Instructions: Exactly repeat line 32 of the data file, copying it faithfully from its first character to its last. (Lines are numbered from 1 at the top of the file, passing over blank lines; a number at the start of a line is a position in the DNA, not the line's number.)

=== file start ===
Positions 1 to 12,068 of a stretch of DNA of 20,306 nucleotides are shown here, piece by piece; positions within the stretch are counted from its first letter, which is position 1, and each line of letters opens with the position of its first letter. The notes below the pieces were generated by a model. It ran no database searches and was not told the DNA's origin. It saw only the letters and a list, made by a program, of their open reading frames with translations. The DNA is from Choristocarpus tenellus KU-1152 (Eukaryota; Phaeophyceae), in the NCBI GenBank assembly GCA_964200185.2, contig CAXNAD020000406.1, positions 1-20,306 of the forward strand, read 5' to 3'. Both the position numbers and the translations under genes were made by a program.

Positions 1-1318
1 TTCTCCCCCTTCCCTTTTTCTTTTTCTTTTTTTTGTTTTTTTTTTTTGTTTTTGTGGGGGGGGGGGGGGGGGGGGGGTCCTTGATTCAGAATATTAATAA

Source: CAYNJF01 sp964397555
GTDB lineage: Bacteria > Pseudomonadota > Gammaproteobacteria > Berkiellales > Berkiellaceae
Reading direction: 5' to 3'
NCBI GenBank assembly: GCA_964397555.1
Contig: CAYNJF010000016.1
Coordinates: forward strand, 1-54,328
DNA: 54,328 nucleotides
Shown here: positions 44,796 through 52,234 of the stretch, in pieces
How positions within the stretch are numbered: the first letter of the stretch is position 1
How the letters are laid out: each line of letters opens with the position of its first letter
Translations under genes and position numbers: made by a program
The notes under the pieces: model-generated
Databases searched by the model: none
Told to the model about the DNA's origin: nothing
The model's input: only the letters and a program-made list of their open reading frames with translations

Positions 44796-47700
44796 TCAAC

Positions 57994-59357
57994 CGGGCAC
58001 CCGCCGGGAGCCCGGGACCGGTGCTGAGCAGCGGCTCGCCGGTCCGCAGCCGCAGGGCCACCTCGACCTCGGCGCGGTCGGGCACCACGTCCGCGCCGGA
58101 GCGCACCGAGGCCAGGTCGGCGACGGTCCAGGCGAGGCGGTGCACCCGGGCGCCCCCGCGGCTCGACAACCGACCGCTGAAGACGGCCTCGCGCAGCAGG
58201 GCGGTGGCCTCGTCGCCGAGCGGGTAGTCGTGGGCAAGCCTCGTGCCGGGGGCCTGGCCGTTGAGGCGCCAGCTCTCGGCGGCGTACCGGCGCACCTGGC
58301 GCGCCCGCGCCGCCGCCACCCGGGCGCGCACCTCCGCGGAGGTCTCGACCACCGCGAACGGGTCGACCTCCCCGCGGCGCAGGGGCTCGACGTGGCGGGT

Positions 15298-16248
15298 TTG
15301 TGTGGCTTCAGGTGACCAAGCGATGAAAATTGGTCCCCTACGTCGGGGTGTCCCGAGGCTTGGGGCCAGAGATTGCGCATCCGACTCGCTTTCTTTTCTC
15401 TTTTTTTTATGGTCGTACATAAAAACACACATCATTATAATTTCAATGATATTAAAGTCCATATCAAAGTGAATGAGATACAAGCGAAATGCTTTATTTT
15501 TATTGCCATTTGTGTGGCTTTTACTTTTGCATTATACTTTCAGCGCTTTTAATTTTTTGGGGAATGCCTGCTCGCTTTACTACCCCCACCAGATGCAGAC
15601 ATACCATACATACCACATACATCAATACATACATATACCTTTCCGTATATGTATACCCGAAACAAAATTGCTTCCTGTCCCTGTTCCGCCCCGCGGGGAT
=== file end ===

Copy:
15601 ATACCATACATACCACATACATCAATACATACATATACCTTTCCGTATATGTATACCCGAAACAAAATTGCTTCCTGTCCCTGTTCCGCCCCGCGGGGAT